|Publication number||US2516545 A|
|Publication date||Jul 25, 1950|
|Filing date||Nov 12, 1946|
|Priority date||Nov 12, 1946|
|Publication number||US 2516545 A, US 2516545A, US-A-2516545, US2516545 A, US2516545A|
|Inventors||Brewster Oswald C|
|Original Assignee||Brewster Oswald C|
|Export Citation||BiBTeX, EndNote, RefMan|
|Patent Citations (5), Referenced by (10), Classifications (5)|
|External Links: USPTO, USPTO Assignment, Espacenet|
y 1950 o. c. BREWSTER 2,516,545
WEIGHING DEVICE Filed Nov. 12, 1946 INVENTOR OSWALD C. BREWSTER ATTORN EYS Patented July 25, 1950 UNITED STATES PATENT OFFICE WEIGHING DEVICE Oswald C. Brewster, Litchfield, Conn. Application November 12, 1946, Serial No. 709,114
11 Claims. 1 This invention deals with a weighing device or scale, and is here illustrated by one adapted for household use although it is not limited to that.
The aim is to make a weighing device that is simple, compact, rugged, easily made, free from loose joints causing rattles or unsteadiness, and having a high degree of accuracy, well within the limits appropriate to household use and many commercial or industrial uses.
The invention attains this object and makes possible a weighing device that is an ostensibly rigid structure having an extremely small movement of the load support for full scale deflection of the indicator.
The preferred form makes use of a fluid pressure system consisting of a Bourdon tube gage operated through a contained liquid by a metallic bellows. A force created by the load to be weighed is transmitted to the bellows to create in the fluid pressure system a pressure proportional to the load, resulting in a proportional movement of the Bourdon tube and of the needle or other indicator which the tube moves in amplified degree on a suitably calibrated scale. This takes advantage of the desirable characteristics of the combination of bellows and Bourdon tube, namely, that the Bourdon tube deflection is very accuratel proportional to the fluid pressure created at the bellows, that a very slight range of deflection of the bellows occurs over a wide range of pressure variation, and that the parts are rugged, simple and easily made and assembled.
The invention also provides a simple mechanism for transmitting to the bellows a force that is so closely proportional to the load force imposed upon this transmitter'as to give a high degree of accuracy. This transmitting mechanism is capable of use also with other systems of weight indication than the preferred fluid pressure system, provided they have the characteristics of this fluid pressure system which enable it to combine with the force transmitter.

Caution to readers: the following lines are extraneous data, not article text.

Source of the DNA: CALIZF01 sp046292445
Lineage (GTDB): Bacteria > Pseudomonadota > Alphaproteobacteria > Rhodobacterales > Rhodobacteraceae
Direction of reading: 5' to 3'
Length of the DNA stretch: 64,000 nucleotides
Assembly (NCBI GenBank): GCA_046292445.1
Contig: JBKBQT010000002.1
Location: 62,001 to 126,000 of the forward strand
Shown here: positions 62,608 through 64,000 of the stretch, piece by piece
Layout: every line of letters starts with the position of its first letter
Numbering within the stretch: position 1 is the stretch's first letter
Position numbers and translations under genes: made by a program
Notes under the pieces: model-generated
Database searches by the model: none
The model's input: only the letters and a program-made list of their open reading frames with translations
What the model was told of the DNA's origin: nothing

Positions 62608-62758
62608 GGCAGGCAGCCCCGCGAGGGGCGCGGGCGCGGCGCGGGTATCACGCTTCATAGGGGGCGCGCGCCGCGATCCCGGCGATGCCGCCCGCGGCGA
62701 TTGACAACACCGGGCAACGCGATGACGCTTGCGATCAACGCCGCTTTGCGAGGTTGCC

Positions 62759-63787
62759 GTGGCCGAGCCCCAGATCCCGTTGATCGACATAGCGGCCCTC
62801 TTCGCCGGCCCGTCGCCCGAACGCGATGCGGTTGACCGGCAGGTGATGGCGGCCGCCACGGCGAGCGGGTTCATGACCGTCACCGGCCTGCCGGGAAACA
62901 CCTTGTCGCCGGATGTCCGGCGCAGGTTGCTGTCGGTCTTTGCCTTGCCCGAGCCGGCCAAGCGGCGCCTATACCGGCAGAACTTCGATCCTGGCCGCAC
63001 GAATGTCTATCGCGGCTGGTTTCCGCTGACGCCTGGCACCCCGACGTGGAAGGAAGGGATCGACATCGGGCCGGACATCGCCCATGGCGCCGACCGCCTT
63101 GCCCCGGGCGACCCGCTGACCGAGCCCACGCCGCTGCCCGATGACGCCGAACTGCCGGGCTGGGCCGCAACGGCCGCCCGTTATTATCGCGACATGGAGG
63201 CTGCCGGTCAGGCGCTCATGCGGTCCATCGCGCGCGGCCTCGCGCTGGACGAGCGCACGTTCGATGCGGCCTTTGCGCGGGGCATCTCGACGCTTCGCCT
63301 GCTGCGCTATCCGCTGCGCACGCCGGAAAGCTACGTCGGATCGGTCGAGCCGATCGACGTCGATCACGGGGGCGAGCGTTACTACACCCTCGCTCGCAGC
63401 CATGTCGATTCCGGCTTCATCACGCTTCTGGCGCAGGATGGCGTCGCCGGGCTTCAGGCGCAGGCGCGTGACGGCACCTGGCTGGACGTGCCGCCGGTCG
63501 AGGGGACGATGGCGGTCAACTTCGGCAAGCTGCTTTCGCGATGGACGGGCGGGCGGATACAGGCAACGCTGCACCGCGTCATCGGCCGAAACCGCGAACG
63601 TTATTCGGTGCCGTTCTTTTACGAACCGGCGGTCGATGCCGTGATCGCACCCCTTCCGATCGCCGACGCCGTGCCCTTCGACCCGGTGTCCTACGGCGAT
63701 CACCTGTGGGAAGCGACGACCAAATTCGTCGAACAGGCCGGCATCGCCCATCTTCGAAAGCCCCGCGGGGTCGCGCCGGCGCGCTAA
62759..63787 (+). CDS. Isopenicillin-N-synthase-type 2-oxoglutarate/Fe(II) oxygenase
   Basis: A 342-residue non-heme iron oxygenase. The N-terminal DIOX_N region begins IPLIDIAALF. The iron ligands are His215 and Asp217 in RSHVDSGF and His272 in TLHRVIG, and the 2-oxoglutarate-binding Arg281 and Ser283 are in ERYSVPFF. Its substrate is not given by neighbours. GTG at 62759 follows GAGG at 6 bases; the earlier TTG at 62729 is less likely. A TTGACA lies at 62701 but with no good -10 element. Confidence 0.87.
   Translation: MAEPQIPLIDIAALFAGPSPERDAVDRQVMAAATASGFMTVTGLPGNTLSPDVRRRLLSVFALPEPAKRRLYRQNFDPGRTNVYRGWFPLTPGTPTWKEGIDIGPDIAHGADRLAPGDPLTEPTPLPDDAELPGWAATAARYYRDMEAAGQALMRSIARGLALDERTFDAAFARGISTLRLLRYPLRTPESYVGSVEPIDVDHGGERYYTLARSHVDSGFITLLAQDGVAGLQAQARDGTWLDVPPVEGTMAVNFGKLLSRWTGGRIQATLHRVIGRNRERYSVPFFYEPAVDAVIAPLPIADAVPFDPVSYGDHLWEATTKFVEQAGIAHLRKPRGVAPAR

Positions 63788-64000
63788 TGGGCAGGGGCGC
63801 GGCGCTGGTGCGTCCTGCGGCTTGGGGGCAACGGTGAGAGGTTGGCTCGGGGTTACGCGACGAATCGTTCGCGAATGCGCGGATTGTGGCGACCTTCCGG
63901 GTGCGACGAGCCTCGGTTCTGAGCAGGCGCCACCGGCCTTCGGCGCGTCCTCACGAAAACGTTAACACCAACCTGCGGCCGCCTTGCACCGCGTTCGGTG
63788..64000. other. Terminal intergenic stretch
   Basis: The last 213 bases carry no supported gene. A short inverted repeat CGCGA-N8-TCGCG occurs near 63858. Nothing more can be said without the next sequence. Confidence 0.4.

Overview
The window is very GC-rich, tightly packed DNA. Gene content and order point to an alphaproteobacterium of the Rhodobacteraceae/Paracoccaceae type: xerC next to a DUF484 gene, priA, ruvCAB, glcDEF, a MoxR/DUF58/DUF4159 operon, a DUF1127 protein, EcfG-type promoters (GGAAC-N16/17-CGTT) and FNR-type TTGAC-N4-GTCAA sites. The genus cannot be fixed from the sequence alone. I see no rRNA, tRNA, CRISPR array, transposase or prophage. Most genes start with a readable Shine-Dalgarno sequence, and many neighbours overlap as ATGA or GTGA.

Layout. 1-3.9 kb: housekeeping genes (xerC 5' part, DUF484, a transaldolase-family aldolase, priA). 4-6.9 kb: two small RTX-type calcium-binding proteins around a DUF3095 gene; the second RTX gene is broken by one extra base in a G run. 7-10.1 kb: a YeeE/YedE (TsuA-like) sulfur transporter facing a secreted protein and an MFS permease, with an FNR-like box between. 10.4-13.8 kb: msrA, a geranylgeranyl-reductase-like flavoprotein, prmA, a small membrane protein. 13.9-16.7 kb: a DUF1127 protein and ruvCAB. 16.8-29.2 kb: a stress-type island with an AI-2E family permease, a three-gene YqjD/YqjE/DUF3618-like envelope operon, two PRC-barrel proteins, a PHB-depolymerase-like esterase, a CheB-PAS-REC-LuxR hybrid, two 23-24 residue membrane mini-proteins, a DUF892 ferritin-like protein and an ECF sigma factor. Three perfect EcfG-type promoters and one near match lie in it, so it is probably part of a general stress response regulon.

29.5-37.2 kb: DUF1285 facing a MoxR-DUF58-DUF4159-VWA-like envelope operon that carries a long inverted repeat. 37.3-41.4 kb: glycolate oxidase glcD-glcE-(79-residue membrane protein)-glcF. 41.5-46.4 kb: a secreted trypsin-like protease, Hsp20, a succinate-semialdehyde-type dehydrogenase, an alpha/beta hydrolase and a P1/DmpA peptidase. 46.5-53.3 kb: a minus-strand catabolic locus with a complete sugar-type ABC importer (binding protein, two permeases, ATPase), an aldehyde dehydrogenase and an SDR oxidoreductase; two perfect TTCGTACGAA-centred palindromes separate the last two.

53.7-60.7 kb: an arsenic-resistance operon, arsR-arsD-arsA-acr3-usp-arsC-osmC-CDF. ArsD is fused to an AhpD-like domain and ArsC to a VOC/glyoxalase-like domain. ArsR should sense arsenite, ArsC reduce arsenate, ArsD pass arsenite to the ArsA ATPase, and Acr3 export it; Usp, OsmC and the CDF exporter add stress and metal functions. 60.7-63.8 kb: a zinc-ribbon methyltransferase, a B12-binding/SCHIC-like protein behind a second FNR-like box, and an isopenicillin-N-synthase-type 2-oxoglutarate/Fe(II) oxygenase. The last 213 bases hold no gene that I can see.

This novel force-transmitting mechanism can be used either as shown here, with a load support having multiple loading points, or in a weighing device having a single loading point. Its characteristics are that it is a unitary lever arm or beam which has a fulcrum at one point, receives the load force at another point and bears on the bellows (or equivalent element) as a third point; that it is flexible and preferably somewhat resilient; and that it is capable of substantially greater deflection at its point of bearing on the bellows than is the bellows system which reacts against it. This flexible beam may be fixed at the fulcrum point to act as a cantilever without pivoting at the fulcrum and with only the defiection permitted by its inherent flexibility; but preferably it is pivo-tally connected to its support so that it can deflect under load forceboth by pivoting and by flexing. This pivotal connection is so made that it leaves no freedom for the con-' nected parts to separate or rattle; yet the degree of restriction on free pivoting that is thereby introduced does not materiall affect the accuracy of the device.
The preferred construction of a complete household scale of the so-called bathroom type is shown in the accompanying drawings to illustrate the invention. In these drawings:
Figure 1 is a plan View of the unit, with the load-supporting platform partly broken away;
Figure 2 is a section on the line 2-2 of Figure 1 and shows, by reference to this part of the device (duplicated in other parts) the construction and operative relation of the base, th bellows, the load-transmitting member and the load platform;
Figure 3 is a view of the interior of a conventional Bourdon gage used in the device; and
Figure 4 is a sectional view of the metallic bellows unit to show its construction in greater detail.
Figure 5 is a partial sectional view of a modified construction.
In this illustrative construction, the main parts are the load platform the flexible X-shaped load-force transmitting members and 30, the lower of which serves also as the base 20; and the fluid pressure system consisting of the bellows mounted centrally between the two forcetransmitting members and the Bourdon gage connected interiorly with the bellows and located at one side.
The platform ID for supporting the load is a flat piece of stiff metal shaped at one end to expose the dial of the pressure gage 51] which is so located that the dial can be read by a person standing on the platform. The platform bears at four points on the force-transmitting member 30,
as described below, and therefore loads it with the same effect regardless of where the load is placed on the platform. In a scale designed for a different duty, the load support may take a different form, including a pendent form where that is appropriate; and it may involve either a single point of loading engagement with the force-transmitting means or a multiple point system as shown here.